Government helps supermarkets target deliveries to vulnerable shoppers

Supermarkets are being given access to a government database to help prioritise food deliveries for elderly and vulnerable shoppers who have been ordered to stay at home under the government’s coronavirus crackdown.

With all the major grocers’ online delivery slots booked up weeks in advance, getting food to those self-isolating was top priority in a call between industry bosses and the environment secretary, George Eustice, on Tuesday.

Supermarket bosses discussed ways to ramp up deliveries and prioritise orders from those in need, including working on new ways to extend delivery networks such as teaming up with local taxi companies and takeaway delivery firms.

Sainsbury’s and Waitrose said they would begin writing to existing online customers, who were also on the government database, to offer them a delivery slot. Sainsbury’s said it expected to begin contacting people next week and was also working on ways to secure details for vulnerable people living in Wales, Scotland and Northern Ireland.

Sainsbury’s has already used information from its Nectar loyalty scheme to try to prioritise elderly shoppers online, proactively contacting 270,000 people. It also has a helpline which vulnerable shoppers can ring for help in booking delivery slots. However, shoppers told the Guardian that accessing the helpline was difficult because of very high demand.

Sainsbury’s admitted that its customer careline had been inundated with requests from elderly and vulnerable customers, with one year’s worth of contacts in two weeks.

It said it had already booked delivery slots for 115,000 elderly, disabled and vulnerable customers this week.

The retailer is also closing about 10 smaller local stores, mostly in locations such as train stations, to prioritise busier outlets and online.

While many supermarkets have set aside special shopping periods in store for the vulnerable and elderly, the latest advice to stay at home has stepped up the need for delivery services.

The government is also teaming up with food service providers Brakes and Bidfood to put together an emergency food parcel scheme that could provide essentials to 300,000 of the most vulnerable of 1.5 million people identified as needing assistance by the government.

The scheme, which could launch as early as next week, is expected to link up the delivery networks of the food service companies – which usually supply catering businesses and restaurants – with local volunteers and charities.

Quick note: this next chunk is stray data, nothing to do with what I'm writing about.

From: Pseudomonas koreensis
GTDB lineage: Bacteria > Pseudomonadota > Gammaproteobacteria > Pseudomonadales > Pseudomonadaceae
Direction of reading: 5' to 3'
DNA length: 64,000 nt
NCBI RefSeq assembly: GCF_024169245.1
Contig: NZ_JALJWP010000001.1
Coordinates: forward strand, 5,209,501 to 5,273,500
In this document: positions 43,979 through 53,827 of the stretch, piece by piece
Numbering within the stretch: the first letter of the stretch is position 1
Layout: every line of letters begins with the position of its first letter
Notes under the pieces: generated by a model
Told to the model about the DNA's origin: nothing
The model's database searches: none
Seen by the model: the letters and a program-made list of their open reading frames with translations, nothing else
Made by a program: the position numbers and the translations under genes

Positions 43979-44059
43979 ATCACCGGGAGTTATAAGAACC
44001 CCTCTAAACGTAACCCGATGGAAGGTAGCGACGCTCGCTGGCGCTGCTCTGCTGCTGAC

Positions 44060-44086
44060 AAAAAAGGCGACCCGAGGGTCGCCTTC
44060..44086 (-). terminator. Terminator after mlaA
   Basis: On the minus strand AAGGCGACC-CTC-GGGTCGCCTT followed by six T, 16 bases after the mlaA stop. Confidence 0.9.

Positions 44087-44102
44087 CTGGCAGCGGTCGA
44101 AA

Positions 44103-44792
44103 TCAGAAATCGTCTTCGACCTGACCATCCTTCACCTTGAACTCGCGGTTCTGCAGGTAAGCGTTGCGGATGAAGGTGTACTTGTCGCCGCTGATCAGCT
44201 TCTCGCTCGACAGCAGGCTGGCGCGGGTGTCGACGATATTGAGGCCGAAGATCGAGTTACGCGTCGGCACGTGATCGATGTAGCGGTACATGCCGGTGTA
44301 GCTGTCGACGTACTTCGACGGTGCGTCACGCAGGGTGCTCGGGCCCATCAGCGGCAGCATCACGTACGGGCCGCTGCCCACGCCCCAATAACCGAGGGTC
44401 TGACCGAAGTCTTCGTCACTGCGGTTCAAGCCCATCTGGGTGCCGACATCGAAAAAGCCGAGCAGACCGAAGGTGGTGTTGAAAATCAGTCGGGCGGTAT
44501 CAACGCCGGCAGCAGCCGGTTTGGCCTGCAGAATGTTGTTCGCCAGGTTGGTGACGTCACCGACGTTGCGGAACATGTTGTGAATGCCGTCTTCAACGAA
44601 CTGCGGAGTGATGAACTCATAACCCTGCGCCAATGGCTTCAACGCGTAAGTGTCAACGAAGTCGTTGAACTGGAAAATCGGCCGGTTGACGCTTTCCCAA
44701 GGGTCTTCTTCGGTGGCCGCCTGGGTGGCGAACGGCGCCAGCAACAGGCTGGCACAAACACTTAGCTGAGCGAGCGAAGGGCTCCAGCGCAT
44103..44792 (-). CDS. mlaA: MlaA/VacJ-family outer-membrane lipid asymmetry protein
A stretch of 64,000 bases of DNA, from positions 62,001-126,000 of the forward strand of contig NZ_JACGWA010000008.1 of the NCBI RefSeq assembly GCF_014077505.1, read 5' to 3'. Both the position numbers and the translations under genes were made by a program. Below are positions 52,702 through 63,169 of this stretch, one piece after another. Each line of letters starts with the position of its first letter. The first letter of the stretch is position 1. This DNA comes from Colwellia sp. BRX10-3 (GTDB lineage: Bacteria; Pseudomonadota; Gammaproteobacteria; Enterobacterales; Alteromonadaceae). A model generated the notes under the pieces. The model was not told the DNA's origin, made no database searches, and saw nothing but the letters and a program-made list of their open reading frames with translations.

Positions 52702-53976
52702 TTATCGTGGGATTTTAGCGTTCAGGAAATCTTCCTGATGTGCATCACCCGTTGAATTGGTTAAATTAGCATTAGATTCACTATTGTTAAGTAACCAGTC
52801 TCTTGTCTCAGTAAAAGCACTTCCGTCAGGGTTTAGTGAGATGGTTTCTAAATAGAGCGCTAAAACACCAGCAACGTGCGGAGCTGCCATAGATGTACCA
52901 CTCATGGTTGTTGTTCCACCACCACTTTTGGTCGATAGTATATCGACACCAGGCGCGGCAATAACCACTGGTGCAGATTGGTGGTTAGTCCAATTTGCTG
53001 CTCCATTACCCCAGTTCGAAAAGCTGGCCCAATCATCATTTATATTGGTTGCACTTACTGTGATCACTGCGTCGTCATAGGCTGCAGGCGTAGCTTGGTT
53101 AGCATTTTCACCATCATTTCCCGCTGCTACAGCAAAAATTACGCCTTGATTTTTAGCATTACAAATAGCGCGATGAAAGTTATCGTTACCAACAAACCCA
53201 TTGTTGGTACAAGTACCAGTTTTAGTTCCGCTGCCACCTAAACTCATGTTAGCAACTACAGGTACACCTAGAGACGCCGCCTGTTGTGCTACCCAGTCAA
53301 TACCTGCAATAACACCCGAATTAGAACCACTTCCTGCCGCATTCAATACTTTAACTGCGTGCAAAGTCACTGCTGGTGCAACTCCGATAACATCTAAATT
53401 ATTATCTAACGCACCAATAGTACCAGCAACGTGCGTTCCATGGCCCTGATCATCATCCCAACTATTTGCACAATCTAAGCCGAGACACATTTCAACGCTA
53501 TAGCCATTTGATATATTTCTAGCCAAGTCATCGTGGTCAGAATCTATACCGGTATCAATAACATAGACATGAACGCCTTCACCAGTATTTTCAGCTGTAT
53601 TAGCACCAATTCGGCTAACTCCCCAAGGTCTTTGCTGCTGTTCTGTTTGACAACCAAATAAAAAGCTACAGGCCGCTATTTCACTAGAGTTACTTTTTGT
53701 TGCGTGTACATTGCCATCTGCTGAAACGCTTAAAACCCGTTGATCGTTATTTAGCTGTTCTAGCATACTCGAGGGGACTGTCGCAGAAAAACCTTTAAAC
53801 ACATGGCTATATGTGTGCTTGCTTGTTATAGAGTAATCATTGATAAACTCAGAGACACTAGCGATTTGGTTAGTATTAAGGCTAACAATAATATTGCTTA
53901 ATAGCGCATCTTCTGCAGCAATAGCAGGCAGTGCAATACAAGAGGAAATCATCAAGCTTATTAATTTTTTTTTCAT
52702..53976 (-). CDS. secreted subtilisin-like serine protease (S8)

One industry source said that the government had initially approached supermarkets to support the scheme but it had quickly become apparent that food service firms had more capacity to cope because of lost orders from their usual clients, most of which have been forced to close under the government’s measures to control the spread of the virus.

Morrisons said it had already delivered 10,000 boxes of essential groceries after beginning tests on a new scheme this week which operates using couriers rather than via its network. The retailer expects to ramp up production of two £30 boxes of essentials in the coming week.

Morrisons is also extending its and quick delivery service via Amazon’s Prime Now subscription option by taking on thousands of staff to pick, pack and deliver groceries from 100 more stores in the coming month.

Marks & Spencer is launching a service with takeaway courier firm Deliveroo in which it will deliver bread, milk and other essentials from franchise outlets on BP forecourts.

Tesco is bringing in 8,000 new drivers to help with deliveries and said it had already appointed 12,500 new staff out of a total of 20,000 required.

Tesco said it would be joining other supermarkets by installing protective screens for staff, marking out safe distances for queueing and creating separate entrances and exits for shoppers.

New rules announced on Monday night stipulate that retailers remaining open during the high street lockdown, such as supermarkets, must ensure there is a 2-metre distance between customers and staff and that shoppers enter in small groups, so that spaces do not become crowded. The government has also ordered retailers to manage queues outside their stores.

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